China recently got caught using a "honey trap" (sex scandal) operation on the head of the encrypted communications section of the Japan's Shanghai consulate. The man was being pressured by Chinese agents to hand over sensitive intelligence, or be exposed for sexual activities the Chinese lured him into (a "honey trap"). The Japanese diplomat committed suicide instead, while also alerting his superiors. Having the victim kill himself, instead of cooperating, is always a risk when running a honey trap.
When this honey trap blew up, it cost China quite a lot, and the Chinese are trying to make nice to the Japanese as a result. Japan was already pretty steamed about last years anti-Japanese riots, and China has apologized and paid compensation for destroyed Japanese property. But the Japanese were not mollified, and cut off a three decade old program that provided cheap loans to Chinese businesses. The two countries also do billions of dollars in business with each other annually. However, the Chinese need the Japanese (especially for their technology, technical advice and financing) more than Japan needs China. So the Chinese have assured the Japanese that there will be no more riots, and to make that happen, they cracked down on the ringleaders of the anti-Japanese demonstrations, and eliminated any anti-Japanese material in Chinese media.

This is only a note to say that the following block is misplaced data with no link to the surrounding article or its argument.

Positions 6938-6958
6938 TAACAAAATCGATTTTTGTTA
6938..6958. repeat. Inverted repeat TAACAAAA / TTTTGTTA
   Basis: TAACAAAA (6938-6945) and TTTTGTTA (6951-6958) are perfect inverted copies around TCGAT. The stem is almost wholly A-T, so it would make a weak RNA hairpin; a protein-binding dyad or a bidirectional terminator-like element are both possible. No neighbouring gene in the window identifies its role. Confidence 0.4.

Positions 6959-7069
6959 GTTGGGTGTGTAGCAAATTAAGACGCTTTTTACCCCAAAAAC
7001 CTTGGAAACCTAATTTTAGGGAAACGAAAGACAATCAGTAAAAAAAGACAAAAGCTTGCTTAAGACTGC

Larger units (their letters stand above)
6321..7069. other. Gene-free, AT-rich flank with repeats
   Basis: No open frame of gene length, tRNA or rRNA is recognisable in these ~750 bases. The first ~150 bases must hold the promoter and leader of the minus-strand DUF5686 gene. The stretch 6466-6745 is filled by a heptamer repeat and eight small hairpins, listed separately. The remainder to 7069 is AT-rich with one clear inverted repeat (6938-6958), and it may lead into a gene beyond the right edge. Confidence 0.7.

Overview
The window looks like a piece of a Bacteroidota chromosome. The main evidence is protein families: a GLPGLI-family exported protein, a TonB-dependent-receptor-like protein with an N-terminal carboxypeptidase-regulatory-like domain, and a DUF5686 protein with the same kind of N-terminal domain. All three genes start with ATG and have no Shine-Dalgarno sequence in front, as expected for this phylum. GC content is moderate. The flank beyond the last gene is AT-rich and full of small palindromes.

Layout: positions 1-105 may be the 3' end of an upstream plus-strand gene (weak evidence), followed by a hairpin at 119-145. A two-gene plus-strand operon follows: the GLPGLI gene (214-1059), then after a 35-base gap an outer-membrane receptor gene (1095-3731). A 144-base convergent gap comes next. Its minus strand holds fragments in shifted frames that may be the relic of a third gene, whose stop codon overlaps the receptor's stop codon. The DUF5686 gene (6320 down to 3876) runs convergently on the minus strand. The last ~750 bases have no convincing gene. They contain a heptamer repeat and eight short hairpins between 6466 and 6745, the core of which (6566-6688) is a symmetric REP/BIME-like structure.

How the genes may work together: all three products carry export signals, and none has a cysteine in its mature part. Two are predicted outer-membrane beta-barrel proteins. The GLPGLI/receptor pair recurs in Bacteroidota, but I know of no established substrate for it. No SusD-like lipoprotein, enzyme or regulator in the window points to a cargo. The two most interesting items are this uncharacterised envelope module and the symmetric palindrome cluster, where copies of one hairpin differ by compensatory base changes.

Both sides continue to spy on each other, but now the Chinese have to be extra careful. This limits what the Chinese can do. Until the Japanese public calms down, which may take another year or so, the Japanese intelligence operatives in China can be bold. For even they get caught, the Chinese will have to suck it in.